It would be careless to assume that this progress will last. As Mr Dalrymple notes, “There are a million things that could still go wrong: the withdrawal of US military and civilian aid; Indo-Pak rivalry leading to renewed support by Inter-Services Intelligence for the Taliban; the collapse of the fragile Afghan economy; or a growing Pashtun/Tajik fracture following a disputed election run-off in May.” But in the lead-up to the departure of almost all western forces at the end of this year, those Afghans committed to democracy have a chance to chart their own course, free from the taint of “collaboration” with foreign troops.

There are some who will cite this achievement as justification for all that has gone before – but they would be wrong. In some respects, it was in spite of the occupation, not because of it, that the election was successful.

The calamitous decision not to negotiate with the Taliban and seek a political settlement early in the conflict led to years of avoidable violence. The British, given their imperial history, should have known that occupation and military force would not pacify the country known as “the graveyard of empires”.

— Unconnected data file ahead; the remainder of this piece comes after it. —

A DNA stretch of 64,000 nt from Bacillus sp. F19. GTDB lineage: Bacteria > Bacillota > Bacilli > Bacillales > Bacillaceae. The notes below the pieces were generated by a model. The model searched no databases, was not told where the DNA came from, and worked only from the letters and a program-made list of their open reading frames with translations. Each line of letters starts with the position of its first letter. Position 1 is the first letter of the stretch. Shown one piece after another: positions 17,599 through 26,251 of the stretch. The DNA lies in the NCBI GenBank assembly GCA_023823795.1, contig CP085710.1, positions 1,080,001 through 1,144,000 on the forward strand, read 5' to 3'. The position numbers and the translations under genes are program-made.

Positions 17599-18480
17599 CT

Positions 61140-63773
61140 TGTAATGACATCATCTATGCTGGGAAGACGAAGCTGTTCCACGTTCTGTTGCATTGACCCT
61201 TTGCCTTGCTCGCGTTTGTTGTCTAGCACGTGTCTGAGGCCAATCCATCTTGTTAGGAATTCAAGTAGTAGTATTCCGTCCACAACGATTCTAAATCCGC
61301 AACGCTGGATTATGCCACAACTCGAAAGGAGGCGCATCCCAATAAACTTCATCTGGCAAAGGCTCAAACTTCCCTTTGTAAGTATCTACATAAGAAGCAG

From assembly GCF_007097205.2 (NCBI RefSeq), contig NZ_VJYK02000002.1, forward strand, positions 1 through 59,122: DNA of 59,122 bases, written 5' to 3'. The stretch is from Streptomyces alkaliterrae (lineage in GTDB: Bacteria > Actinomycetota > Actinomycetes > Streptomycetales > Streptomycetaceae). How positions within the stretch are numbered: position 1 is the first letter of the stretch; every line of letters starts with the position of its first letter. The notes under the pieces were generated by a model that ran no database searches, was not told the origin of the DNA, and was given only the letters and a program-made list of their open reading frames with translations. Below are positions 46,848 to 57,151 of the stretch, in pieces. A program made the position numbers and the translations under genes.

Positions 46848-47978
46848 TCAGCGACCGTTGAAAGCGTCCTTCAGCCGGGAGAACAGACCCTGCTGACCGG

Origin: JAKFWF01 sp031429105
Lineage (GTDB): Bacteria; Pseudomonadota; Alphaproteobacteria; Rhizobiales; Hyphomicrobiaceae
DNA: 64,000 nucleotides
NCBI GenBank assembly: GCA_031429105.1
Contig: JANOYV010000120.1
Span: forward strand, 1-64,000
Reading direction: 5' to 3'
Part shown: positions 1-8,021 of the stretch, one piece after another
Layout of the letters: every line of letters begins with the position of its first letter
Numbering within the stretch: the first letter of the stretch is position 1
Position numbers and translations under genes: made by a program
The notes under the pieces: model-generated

Yet, even after more than a decade of war, the lessons of this misadventure have still not been learned. It was by accident, not by design, that the UK avoided being drawn into the sectarian vortex of Syria. The reckless intervention in Libya left that country ungovernable and allowed thousands of jihadists to spill over into Algeria and Mali. As Afghans prepare to fight for their country’s future, the obstacles they face should serve as a permanent reminder that the west must never start what it cannot finish.